Tobie Blanchard, Kramer, Wayne L.
News Release Distributed 08/18/10
Wayne Kramer’s phone hasn’t been ringing incessantly yet this year. The LSU AgCenter mosquito expert said that’s one unscientific indication the state’s mosquito population is down.
“Mosquitoes really are under the radar this year,” Kramer said. “You hear from people when mosquito populations are high.”
Both mosquito numbers and virus activity associated with mosquitoes have been significantly lower than normal, according to Kramer. Reports he is receiving from mosquito abatement district directors indicate the state’s mosquito population is 50 to 60 percent of what we would normally see this time of the year.
But Kramer said this doesn’t mean there hasn’t been any activity. Nine cases of West Nile virus have been confirmed in humans so far in 2010 in Louisiana.
“Right now we’re sort of in the peak of the mosquito season when we talk about those species that are important for West Nile virus,” he said.
Kramer credits the unusually cold winter in combination with a dry late spring and early summer for keeping mosquito numbers low.
“This really inhibited the start of the mosquito season, and it seems like it’s taken the over-wintering population significantly longer than normal to get started this year than in a normal year,” he said.
Statewide testing of mosquitoes has shown an increase in virus activity in the past month, which Kramer says is normal in late summer.
In Florida, mosquito-borne virus activity has raised concerns. Locally acquired cases of dengue virus, common in many tropical areas of the world, have been confirmed in the Key West area.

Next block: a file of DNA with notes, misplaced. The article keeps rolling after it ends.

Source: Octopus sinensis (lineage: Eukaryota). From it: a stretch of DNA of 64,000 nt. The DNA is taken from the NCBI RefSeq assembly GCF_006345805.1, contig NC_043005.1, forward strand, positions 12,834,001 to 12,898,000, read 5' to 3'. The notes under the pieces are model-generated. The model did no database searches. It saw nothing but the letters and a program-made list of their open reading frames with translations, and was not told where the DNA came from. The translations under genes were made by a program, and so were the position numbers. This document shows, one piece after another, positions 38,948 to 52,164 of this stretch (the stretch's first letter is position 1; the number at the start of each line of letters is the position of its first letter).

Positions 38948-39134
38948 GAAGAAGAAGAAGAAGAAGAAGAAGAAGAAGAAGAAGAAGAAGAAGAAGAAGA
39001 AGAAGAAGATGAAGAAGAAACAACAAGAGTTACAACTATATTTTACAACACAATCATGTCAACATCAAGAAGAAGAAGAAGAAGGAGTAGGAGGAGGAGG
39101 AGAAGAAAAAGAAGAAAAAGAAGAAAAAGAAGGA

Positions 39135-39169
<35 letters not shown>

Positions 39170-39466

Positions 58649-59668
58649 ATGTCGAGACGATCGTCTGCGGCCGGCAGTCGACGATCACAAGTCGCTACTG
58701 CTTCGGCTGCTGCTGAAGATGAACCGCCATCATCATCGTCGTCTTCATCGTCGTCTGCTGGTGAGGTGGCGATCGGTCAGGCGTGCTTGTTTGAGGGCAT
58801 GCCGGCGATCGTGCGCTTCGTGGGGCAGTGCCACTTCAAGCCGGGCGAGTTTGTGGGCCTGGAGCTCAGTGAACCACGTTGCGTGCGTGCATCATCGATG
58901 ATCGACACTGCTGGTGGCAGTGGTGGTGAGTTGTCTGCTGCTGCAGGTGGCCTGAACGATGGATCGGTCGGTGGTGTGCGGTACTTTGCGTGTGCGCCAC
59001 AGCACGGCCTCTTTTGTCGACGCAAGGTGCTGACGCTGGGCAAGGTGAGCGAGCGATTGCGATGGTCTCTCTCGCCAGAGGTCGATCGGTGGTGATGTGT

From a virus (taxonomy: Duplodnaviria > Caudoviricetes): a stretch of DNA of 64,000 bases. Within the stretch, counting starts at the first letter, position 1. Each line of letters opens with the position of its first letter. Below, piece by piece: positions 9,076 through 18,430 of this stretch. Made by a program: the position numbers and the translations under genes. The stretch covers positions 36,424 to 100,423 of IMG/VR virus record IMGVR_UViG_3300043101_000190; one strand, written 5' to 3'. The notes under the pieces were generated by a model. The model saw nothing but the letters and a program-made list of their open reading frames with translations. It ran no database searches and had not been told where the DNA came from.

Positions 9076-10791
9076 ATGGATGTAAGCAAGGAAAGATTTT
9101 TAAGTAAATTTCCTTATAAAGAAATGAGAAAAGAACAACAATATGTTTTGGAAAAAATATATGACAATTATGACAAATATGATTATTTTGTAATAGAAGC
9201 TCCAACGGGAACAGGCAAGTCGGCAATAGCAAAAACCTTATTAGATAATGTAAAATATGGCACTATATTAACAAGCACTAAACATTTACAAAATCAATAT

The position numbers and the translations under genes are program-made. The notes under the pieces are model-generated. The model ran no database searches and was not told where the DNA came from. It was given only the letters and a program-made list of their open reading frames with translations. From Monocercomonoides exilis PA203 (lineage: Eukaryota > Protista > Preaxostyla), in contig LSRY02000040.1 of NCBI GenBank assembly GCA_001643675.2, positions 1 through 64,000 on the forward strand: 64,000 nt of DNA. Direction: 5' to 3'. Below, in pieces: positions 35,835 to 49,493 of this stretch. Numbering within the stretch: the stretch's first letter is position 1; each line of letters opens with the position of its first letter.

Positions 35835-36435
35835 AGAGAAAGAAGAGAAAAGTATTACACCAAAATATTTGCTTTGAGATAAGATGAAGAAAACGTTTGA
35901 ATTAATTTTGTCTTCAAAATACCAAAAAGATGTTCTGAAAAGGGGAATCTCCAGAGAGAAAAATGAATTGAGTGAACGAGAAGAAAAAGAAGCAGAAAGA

“We haven’t had cases of dengue transmitted in the continental United States in 50 to 60 years.” Kramer said.
West Nile virus was introduced into the United States about 10 years ago, Kramer said, and now it is an established virus. He said the same thing could happen with dengue virus.
While locally acquired cases haven’t been confirmed, Louisiana should be on alert.
“The concern in Louisiana is that we have mosquitoes that are very competent, capable vectors of dengue virus,” he said.
One mosquito common in Louisiana that can transmit dengue virus is the Asian tiger mosquito.
“This mosquito is closely associated with people,” Kramer said. “It’s more active during the daytime, quite aggressive and really abundant locally here.”
Symptoms of dengue are similar to West Nile virus and include fever, aches and chills. According to the Centers for Disease Control and Prevention, more than 100 million people world-wide are infected with dengue virus each year.Tobie Blanchard
The LSU AgCenter and the LSU College of Agriculture